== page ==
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The new drug treatment stats reveal some surprising trends...

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Drug Treatment in 2013

[mks_dropcap style=”squared”]T[/mks_dropcap]he latest drug treatment statistics (published 6 November 2013) make for surprisingly interesting reading. There’s plenty of good news, but some bad news too.

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The Good News

[mks_dropcap style=”squared”]T[/mks_dropcap]he best bit of good news is that the overall number of people in drug treatment fell again. 98% of people got into treatment in less than 3 weeks, so numbers haven’t gone down because of cuts in services, but because of a drop in demand.

Not only did overall numbers fall, but the number of people starting treatment for heroin and crack cocaine fell too, particularly among younger people.

This does leave drug treatment services with a challenge though.  The over 40s are now the largest group both starting and receiving treatment. Many are older heroin users who have failing health and addiction problems entrenched over many years of use. This group is very hard to get – and keep – off drugs.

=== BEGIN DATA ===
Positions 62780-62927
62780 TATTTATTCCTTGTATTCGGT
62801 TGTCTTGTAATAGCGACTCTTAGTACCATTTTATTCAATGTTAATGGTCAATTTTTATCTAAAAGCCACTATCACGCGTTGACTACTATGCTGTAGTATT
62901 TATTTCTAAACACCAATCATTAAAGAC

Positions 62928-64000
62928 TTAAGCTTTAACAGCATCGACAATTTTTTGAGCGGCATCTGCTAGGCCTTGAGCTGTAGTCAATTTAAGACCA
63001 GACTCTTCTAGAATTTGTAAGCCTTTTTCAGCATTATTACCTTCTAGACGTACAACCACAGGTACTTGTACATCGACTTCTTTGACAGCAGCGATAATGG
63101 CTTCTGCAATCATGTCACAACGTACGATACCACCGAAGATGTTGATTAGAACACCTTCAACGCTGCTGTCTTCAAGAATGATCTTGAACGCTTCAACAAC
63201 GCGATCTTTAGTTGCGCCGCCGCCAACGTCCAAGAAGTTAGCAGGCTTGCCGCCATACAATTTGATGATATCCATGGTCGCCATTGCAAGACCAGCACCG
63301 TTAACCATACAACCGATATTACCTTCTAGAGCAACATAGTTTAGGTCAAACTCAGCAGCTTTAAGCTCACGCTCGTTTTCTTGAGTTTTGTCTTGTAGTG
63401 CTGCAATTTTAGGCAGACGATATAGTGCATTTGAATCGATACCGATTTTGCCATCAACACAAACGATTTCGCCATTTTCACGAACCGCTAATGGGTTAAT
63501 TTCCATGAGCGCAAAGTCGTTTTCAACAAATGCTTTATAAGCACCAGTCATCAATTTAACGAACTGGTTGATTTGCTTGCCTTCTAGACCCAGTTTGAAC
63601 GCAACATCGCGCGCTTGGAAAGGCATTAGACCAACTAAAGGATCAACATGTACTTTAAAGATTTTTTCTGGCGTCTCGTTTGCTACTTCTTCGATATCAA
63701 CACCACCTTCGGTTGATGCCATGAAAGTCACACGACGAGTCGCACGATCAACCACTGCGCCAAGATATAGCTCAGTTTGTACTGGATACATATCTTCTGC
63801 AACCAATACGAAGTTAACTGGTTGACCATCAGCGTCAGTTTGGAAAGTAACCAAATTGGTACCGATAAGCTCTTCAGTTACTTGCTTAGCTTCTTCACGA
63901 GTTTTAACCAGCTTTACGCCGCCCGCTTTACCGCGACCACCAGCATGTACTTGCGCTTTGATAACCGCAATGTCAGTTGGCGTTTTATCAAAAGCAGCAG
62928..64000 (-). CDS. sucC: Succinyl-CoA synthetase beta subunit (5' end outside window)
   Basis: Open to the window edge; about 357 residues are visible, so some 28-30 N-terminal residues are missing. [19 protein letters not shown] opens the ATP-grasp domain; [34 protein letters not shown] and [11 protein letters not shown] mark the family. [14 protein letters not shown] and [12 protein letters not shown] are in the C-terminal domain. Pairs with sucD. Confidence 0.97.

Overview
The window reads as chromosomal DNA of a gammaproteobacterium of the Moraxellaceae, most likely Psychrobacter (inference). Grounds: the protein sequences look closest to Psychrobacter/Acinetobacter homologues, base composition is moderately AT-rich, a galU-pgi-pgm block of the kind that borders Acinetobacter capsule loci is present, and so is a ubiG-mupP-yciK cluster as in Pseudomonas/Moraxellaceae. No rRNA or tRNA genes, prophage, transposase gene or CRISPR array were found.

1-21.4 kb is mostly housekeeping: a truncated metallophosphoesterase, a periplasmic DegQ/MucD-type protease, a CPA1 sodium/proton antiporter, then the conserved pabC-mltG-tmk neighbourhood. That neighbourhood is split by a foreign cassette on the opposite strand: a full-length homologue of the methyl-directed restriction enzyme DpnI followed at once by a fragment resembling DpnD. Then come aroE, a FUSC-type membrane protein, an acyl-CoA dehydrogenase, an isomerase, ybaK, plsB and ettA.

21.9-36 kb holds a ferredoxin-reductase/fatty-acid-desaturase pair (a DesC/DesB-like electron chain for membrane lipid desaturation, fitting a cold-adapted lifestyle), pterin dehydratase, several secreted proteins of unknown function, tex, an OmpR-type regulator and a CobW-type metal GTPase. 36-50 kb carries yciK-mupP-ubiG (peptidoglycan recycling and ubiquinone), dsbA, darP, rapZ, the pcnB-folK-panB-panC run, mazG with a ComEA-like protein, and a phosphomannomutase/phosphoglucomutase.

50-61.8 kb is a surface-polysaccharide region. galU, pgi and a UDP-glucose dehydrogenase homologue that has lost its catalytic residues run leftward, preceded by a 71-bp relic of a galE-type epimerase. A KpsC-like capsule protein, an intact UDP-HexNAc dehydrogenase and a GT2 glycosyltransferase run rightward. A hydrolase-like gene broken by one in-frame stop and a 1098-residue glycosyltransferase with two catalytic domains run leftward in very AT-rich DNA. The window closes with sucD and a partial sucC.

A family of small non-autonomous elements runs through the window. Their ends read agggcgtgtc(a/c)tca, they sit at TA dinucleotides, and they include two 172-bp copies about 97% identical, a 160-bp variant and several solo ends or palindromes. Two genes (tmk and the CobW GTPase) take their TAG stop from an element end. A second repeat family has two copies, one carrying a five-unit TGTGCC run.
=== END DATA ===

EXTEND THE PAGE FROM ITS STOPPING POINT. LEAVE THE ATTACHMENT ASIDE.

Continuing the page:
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New Trends

 [mks_dropcap style=”squared”]T[/mks_dropcap]he number of people seeking help for “club drugs” remains small but has grown steadily over the last seven years as the chart below shows:

drug trends

The increase in people seeking help with their mephedrone use is particularly noticeable.

The other interesting new trend is the drug profile of those seeking help. Seven years ago there were two opiate users for every one non-opiate user who sought treatment. Last year about 63% of those approaching drug services for the first time were NOT heroin users.

Drug treatment agencies are starting to deal with a noticeably different client group.

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Bad News

[mks_dropcap style=”squared”]T[/mks_dropcap]he bad news is of a somewhat surprising nature. The proportion of the treatment population successfully completing their treatment programme remains unchanged from the previous year at 15%.

However, this masks a rather worrying finding – that successful completion rates vary massively according to where you live – from 7% of service users to 35%.

This is an extreme version of the postcode lottery – people in some parts of the country are [mks_highlight color=”#729abf”]FIVE times less likely[/mks_highlight] to complete treatment – imagine the media furore if that was the case for hip replacements or lung cancer.


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